Transitioning from not working a standard schedule to getting back into traditional work can be a very different experience for many people. Although you may look forward to returning to work, consider how such an update to your routine may make you feel. If you think it may be a lot to process, consider looking for part-time positions or accepting contract work so you can ease back into a regular full-time work schedule.

You may be most interested in contract positions that are temporary-to-hire, so you can work as a nontraditional employee and then accept a job offer at the end of your contract period if you feel the company is a good fit for you.

Related: Contract To Hire: Definition, Pros and Cons

6. Develop your elevator pitch

An elevator pitch is a brief speech you can give to anyone you're speaking to about your work experience and desire to get back into the workforce, including hiring managers and members of your network. An elevator pitch should include a short synopsis of your work experience, skills and attributes that make you a unique candidate and will help another person envision you in a position.

Practice your elevator speech until it feels natural to you and will project as confident and conversational to someone else. Consider practicing with a trusted friend who will give you constructive feedback and help you improve.

Related: How To Give an Elevator Pitch (With Examples)

7. Get help from a career coach

Especially if you feel lost on your job search, a career coach can help guide you in applying for positions that you're interested in. A career coach can also assist you with developing your focus, teach you how to network and give you advice on how to utilize job searches to find the type of positions you're most interested in.

You may also consider career returner programs that focus specifically on helping you reenter the workforce after some time away. These programs can pair you with a mentor and may offer workshops on topics related to employment.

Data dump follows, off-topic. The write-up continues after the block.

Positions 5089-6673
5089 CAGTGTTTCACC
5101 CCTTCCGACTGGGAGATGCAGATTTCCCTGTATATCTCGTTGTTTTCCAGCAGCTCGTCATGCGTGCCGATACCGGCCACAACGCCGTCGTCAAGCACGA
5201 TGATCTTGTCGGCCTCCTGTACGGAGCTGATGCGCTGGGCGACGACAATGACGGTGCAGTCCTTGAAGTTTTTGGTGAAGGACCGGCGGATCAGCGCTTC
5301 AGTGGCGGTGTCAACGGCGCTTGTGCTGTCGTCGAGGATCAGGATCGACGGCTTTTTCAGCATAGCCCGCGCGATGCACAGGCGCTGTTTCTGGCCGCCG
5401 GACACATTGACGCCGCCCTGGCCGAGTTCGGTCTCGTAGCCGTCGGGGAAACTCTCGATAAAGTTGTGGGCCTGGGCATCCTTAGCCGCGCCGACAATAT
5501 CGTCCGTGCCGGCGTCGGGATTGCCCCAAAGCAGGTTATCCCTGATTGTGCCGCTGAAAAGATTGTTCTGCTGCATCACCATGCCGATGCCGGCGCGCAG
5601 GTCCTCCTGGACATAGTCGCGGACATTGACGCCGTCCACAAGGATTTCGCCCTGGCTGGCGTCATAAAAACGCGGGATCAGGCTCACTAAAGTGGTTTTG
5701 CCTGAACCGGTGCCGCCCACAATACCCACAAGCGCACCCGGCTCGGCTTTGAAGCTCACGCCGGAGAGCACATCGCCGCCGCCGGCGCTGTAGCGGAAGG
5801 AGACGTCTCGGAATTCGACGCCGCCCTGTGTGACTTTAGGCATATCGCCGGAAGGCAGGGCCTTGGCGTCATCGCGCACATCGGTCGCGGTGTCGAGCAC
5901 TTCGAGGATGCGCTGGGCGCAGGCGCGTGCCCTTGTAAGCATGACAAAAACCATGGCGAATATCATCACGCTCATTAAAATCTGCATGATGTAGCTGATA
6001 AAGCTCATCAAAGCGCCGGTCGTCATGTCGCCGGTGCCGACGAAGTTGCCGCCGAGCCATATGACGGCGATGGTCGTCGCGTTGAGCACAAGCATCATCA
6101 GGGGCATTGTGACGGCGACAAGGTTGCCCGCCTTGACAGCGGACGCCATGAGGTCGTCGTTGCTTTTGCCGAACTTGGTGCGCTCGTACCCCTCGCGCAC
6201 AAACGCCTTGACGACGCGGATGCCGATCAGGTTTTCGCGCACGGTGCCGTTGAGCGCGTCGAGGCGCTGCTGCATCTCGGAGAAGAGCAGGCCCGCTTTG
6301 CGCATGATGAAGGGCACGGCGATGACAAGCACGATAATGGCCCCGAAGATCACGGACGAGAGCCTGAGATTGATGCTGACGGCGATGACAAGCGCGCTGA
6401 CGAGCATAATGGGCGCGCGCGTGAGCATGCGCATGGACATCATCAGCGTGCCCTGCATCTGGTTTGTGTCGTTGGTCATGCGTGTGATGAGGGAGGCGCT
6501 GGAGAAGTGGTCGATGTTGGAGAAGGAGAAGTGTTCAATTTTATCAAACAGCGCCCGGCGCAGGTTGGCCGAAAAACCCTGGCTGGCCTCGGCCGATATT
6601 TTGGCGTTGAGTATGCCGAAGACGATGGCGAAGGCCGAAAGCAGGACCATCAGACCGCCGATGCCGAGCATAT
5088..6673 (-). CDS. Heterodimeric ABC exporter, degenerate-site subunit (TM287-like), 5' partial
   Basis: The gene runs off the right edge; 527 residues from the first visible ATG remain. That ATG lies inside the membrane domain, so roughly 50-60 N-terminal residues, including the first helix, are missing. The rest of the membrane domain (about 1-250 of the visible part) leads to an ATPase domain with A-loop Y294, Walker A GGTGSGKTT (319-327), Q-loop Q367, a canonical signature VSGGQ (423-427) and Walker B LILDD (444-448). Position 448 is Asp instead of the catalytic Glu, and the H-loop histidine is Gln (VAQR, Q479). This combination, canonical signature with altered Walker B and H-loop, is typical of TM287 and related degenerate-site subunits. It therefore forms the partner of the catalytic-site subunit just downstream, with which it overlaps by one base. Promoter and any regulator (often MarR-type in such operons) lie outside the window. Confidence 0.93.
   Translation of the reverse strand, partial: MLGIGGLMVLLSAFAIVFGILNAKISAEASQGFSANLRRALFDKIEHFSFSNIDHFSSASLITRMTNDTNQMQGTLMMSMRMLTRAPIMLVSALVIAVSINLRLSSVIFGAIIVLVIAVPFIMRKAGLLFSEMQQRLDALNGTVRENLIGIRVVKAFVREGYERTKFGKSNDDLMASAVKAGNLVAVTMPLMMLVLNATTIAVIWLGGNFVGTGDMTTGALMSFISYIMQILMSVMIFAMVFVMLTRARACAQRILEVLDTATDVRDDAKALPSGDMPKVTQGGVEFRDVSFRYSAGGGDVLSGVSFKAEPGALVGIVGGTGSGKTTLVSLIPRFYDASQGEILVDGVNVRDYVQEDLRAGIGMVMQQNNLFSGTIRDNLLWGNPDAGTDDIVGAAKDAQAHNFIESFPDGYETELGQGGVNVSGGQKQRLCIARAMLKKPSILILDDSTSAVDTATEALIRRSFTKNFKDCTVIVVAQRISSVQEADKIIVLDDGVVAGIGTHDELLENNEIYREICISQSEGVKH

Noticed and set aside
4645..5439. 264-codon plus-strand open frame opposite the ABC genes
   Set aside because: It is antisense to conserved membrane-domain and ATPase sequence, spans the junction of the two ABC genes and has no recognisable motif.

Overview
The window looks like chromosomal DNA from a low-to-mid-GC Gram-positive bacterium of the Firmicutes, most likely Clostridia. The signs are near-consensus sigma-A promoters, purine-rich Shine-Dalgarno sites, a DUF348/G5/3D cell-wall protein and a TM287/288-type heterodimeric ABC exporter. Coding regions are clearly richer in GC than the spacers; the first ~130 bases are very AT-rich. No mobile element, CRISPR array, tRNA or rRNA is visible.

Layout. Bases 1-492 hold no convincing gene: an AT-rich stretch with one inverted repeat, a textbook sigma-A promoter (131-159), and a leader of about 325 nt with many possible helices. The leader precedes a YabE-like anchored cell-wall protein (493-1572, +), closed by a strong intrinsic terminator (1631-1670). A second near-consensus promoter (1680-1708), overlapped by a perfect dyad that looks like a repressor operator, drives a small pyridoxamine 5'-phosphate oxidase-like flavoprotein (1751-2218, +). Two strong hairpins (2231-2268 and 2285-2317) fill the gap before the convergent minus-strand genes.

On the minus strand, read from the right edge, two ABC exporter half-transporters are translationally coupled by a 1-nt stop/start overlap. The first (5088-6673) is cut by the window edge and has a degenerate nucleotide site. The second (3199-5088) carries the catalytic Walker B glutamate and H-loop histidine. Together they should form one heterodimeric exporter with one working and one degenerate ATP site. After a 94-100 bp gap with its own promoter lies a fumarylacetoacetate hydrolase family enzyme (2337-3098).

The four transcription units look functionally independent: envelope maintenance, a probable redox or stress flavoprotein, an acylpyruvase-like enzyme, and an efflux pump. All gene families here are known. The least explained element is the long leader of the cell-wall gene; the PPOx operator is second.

8. Prepare for your interview

One way to secure a return to work is to give a great interview. To do this, it's important to prepare for your interview by practicing answering questions about your absence. When developing your answer, remember to share what you did during your career break and consider explaining why you made that choice. Project confidence in your answers so the hiring manager can also feel confident about you as a viable candidate for the role.

Related: How To Explain Employment Gaps in an Interview

Tips for returning to work after a long absence

If you have the ability to ease back into the work force, you could make some moves to streamline your return while bolstering your background in the process. To increase your chances of a successful return to work, consider these tips:

  • Start with volunteering. Volunteer work can provide a couple of benefits, including helping you stay updated on the skills you need for a new position and increasing your network to include those you work with in your volunteer position.

  • Complete freelance work. You may be able to secure freelance opportunities so you can continue to add to your work portfolio and have less of a gap between positions on your resume.

  • Ask others about their experience. If there are other people you know who transitioned back into the workplace after a long break from employment, ask how they were successful. You may find you can use their same strategies.

  • Take refresher courses. If you feel your skills are outdated, consider a refresher course so you can feel more confident in your abilities and can speak about your knowledge on your resume and during an interview.

  • Get a certificate. A certificate in a course related to the positions you're applying for will let a hiring manager know that you're serious about the role and are open to learning new things.

  • Focus on your soft skills. A major differentiator between candidates are the unique attributes and soft skills they offer to any workplace, so focus on soft skills like adaptability, communication, time-management and creativity. Explain to the hiring manager how your particular soft skills make you an ideal fit for the position.

  • Work an entry-level position while you job search. While you're working on getting a position in your ideal career post-absence, consider getting a more entry-level job to support yourself. You may realize the added benefit of expanding your network and getting to know others who would be happy to serve as a reference for you.